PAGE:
- The Washington Times - Wednesday, May 14, 2014

The Energy Department’s loan office — which came under fire for its handling of failed solar panel maker Solyndra — left a key oversight office understaffed for nearly a year, according to a recent government audit.

Launched in February 2012 following the Solyndra failure, the risk management division of the department's loan office left 11 of its 16 positions unstaffed until late 2013, and operated without a director for much of last year, according to a Government Accountability Office report released this month.

The GAO’s findings of staffing shortfalls in the risk-management office happened despite the headline-making loan program failures that had embarrassed the Obama administration.


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The loan office is tasked with evaluating risk for a program that had seen three of its loan recipients file for bankruptcy and others require restructuring deals. Even as some companies’ finances worsened, staffing troubles in the loan office resulted in a failure to prepare dozens of credit reports mostly in 2011, according to the GAO.

The congressional watchdog office also said “inconsistent adherence to policies and incomplete staffing” had limited the Energy Department’s ability to assure the public that it’s been effective in managing tens of billions of dollars in loans.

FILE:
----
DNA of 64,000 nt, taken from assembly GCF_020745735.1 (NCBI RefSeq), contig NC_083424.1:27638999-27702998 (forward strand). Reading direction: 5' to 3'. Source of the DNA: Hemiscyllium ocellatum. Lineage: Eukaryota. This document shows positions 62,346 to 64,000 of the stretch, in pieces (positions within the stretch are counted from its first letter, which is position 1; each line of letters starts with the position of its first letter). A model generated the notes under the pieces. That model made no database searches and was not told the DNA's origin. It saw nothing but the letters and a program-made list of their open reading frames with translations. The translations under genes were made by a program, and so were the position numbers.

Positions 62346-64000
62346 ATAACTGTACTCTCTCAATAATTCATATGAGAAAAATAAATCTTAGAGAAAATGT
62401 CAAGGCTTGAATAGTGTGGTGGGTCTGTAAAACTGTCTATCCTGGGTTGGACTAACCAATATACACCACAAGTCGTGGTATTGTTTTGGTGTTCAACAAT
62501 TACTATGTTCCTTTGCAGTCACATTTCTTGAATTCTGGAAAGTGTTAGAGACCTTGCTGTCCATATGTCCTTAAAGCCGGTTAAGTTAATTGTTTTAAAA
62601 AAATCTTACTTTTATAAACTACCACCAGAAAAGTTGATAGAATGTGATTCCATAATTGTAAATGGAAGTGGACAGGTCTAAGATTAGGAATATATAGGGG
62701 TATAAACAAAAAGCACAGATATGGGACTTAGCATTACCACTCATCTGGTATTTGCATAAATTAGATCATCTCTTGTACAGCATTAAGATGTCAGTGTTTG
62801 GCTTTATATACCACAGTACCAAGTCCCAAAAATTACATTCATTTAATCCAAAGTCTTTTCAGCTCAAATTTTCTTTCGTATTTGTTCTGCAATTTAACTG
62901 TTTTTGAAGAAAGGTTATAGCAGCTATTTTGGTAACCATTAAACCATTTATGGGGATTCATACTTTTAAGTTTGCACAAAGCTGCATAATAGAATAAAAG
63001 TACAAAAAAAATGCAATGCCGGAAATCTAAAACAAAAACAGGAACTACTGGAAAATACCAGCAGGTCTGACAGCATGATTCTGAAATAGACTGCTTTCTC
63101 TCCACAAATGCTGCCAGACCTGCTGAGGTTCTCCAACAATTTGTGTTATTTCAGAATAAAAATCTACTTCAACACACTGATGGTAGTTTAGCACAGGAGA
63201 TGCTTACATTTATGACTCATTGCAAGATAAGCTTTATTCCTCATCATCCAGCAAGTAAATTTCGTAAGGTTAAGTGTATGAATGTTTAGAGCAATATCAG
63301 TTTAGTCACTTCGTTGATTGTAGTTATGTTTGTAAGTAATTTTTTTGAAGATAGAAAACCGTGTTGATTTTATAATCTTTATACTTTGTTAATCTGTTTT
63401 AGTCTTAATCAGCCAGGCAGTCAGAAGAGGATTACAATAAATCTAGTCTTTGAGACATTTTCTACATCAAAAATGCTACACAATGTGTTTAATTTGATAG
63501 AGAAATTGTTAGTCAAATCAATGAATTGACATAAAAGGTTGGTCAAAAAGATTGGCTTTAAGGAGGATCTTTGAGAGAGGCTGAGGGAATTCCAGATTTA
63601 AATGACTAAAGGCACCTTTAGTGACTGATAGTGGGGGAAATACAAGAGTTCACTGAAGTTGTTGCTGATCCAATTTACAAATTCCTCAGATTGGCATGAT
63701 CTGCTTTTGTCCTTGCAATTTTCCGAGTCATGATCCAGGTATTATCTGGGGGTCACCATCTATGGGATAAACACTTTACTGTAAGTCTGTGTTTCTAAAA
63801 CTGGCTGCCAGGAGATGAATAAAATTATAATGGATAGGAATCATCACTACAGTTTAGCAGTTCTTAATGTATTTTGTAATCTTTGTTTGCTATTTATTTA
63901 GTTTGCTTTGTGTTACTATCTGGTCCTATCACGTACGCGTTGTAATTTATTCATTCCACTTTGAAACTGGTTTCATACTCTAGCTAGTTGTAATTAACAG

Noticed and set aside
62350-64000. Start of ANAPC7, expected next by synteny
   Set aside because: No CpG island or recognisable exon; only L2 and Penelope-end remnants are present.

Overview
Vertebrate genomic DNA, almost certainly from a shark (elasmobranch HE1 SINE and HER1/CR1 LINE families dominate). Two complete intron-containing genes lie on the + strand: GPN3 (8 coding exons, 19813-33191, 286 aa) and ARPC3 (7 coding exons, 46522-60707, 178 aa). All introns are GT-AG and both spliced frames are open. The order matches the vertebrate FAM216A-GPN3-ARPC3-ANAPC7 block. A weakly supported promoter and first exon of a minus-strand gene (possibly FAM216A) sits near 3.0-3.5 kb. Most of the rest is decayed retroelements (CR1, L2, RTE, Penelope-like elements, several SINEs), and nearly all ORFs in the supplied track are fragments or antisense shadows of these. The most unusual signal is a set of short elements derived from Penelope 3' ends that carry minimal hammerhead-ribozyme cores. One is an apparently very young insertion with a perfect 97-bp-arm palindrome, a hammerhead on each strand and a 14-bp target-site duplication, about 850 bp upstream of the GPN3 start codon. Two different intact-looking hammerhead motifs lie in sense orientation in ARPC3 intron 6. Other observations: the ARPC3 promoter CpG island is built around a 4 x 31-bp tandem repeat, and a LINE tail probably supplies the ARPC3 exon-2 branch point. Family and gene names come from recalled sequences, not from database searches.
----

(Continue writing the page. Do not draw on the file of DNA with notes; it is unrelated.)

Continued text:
In a less critical report, the Energy Department’s inspector general said officials have made “substantial progress” in implementing recommendations from a White House ordered review issued in January 2012.

Still, despite the inspector general’s “generally favorable findings,” auditors found the loan office still hadn’t implemented eight of 12 recommendations from the 2012 review, such as improved public reporting, restructured internal oversight and establishing an external oversight board.

A department spokeswoman defended the loan office Wednesday.

“The department takes its responsibility to the American taxpayer very seriously. As noted in a previous GAO report, as well as in independent reports, the department’s due diligence is as rigorous — or more so — than that performed in the private sector,” spokeswoman Dawn Selak wrote in an email.

“In addition, this week’s IG report shows that the department’s Loan Programs Office has taken the Allison report seriously and addressed its recommendations.”

Another concern raised by auditors revealed a lack of a formal process to settle differences between the risk management division and other agency offices on loan deals.

After the 2012 collapse of Solyndra, the California solar panel maker that received a half-billion dollar federal loan and whose factory President Obama once toured, emails surfaced revealing red flags about the company’s finances long before it went broke.

Other documents revealed concerns about the company from inside the Office of Management and Budget as early as 2010.

While a grand jury was formed to investigate the company, no charges against Solyndra officials were ever filed.